Maryport Golf Club was formed on January 21, 1905 and is now a well established 18 hole course.[1]

Culture

The town is a major name on the blues scene, holding a popular 3 day music festival every summer, which has previously attracted names such as Jools Holland, Dionne Warwick, Elkie Brooks, Buddy Guy, Van Morrison and Chuck Berry.

The town has a Scout Group (2nd Maryport) that has been in the town for over 70 years and incorporates most sections within the Scouting Movement. The Group was visited by the Bishop of Carlisle to mark the centenary of Scouting in 2008.

Notable people

Notable past residents of Maryport have included:

References

  • Biggins, J. A. and Taylor, D. J. A., 2004b, The Roman Fort and Vicus at Maryport: Geophysical Survey, 2000 - 2004, in R. J. A. Wilson and I, Caruana (eds.), Romans on the Solway, CWAAS for the Trustees of the Senhouse Museum, Maryport, 102-133.
  1. ^ [1], Maryport Golf Club Website

External links


1911 encyclopedia

Up to date as of January 14, 2010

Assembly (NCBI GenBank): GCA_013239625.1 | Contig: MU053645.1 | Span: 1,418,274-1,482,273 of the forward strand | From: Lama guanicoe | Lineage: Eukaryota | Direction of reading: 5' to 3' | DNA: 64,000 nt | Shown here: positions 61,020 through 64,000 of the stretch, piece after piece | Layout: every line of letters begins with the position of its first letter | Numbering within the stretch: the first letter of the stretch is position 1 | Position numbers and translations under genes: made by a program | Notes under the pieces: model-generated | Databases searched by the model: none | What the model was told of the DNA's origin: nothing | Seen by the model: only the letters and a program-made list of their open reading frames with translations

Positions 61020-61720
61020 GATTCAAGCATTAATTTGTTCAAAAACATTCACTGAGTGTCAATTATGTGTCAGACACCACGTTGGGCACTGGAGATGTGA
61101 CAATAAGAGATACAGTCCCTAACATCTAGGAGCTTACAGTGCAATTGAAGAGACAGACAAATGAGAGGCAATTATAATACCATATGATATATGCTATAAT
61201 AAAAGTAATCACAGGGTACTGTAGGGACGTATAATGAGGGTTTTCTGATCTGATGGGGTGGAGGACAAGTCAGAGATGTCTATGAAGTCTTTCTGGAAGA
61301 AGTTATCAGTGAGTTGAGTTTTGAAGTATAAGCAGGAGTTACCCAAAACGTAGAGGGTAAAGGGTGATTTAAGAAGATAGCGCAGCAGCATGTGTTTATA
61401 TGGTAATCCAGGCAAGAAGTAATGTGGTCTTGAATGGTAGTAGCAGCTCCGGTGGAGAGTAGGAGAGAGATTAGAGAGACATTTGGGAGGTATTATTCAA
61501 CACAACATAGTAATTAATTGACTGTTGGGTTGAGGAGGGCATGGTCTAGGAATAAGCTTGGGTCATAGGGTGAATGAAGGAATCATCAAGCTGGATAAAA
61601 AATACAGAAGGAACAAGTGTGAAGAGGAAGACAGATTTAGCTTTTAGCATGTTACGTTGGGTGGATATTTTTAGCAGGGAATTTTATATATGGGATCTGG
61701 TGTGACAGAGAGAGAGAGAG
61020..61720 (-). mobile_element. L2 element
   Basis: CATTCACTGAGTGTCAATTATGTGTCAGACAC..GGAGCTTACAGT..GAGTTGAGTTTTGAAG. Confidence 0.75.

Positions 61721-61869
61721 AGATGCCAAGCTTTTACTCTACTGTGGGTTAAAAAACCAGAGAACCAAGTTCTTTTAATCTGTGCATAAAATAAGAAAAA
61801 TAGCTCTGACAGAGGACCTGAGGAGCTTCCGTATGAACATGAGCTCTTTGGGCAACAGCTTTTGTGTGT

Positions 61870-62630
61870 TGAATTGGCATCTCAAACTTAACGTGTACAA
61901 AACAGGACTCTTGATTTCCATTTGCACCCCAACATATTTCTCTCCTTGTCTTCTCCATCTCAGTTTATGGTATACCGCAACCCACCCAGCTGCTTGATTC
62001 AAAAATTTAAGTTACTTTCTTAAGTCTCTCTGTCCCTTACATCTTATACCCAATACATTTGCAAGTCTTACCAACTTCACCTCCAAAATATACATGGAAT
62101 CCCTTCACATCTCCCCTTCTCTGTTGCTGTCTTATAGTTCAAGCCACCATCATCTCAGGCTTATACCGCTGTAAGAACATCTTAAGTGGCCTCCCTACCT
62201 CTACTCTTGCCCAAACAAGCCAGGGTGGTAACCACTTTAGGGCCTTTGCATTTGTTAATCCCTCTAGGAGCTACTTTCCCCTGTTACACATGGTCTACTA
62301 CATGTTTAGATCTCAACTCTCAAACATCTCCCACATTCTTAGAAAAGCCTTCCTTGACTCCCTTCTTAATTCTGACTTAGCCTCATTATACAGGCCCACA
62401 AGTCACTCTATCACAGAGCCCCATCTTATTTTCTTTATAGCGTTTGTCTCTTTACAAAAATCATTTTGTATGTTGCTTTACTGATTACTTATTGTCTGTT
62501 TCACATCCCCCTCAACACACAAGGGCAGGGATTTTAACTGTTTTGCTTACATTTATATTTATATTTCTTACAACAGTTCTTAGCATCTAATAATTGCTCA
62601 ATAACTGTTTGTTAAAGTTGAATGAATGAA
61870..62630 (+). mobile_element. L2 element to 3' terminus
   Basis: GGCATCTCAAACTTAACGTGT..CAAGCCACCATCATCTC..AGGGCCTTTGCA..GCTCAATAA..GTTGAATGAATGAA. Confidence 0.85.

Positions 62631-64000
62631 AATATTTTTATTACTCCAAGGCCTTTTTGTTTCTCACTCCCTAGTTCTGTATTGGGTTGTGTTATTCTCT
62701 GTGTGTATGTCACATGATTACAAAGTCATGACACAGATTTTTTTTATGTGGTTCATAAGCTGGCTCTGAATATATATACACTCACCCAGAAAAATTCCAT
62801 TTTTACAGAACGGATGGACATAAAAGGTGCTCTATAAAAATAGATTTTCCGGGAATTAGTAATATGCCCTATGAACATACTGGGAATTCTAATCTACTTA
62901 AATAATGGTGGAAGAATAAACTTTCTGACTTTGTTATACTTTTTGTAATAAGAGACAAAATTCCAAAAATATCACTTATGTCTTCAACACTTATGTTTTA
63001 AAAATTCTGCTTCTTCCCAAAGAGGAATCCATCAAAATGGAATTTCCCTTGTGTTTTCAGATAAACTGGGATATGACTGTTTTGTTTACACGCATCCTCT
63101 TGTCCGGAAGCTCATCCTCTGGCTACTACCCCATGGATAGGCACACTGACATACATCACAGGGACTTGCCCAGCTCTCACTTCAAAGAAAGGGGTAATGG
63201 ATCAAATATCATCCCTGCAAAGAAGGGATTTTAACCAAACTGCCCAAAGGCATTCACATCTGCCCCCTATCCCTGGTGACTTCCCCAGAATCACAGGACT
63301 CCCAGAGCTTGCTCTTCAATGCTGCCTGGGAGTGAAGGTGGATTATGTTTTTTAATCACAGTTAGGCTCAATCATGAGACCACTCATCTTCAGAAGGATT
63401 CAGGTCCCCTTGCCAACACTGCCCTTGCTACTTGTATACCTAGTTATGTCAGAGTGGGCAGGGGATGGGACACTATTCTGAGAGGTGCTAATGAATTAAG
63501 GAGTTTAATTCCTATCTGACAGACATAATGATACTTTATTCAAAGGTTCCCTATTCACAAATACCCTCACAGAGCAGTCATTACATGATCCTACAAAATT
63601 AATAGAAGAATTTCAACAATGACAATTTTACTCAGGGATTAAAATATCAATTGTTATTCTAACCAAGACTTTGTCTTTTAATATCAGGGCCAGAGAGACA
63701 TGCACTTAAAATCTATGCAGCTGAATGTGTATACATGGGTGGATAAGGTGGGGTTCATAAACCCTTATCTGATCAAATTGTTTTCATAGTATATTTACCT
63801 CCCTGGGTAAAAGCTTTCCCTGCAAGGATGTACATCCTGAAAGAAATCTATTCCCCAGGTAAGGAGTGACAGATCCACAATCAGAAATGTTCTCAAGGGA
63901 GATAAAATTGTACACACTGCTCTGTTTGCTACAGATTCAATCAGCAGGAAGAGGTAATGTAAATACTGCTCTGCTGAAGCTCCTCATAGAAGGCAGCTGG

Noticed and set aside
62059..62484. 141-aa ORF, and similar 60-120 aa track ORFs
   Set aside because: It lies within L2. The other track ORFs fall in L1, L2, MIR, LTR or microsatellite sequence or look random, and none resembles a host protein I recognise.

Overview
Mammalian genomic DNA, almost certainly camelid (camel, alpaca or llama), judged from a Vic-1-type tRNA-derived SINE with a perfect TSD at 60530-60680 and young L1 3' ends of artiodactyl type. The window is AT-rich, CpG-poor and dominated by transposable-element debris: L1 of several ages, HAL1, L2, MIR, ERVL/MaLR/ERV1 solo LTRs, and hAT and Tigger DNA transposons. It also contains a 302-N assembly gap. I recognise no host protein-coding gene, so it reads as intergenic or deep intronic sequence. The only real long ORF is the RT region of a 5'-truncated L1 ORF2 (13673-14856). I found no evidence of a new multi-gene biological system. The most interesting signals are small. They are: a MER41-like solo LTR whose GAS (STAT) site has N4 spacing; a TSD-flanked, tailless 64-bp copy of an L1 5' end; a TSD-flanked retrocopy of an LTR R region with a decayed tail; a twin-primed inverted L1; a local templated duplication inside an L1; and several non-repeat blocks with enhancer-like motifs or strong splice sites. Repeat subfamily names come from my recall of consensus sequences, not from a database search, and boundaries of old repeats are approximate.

From LoveToKnow 1911

MARYPORT, a market town and seaport in the Cockermouth parliamentary division of Cumberland, England, 25 m. W.S.W. of Carlisle, on the Maryport & Carlisle railway. Pop. of urban district (1901), 11,897. It is irregularly built on the shore of the Irish Sea and on the cliffs above, at the mouth of the river Ellen. Until 1750 there were only a few huts here, the spot being called Ellen foot, but at this time the harbour was built by Humphrey Senhouse. In 1892 Maryport became an independent port with Workington, Whitehaven and Millom subordinate to it. Coal and pig-iron are exported from the mining district inland, and shipbuilding is carried on. There are also rope and sail works, iron-foundries, saw-mills, breweries and tanneries. On the hill north of the town there is a Roman fort which guarded the coast, and many remains of this period have been discovered.

The fort was called Uxellodunum.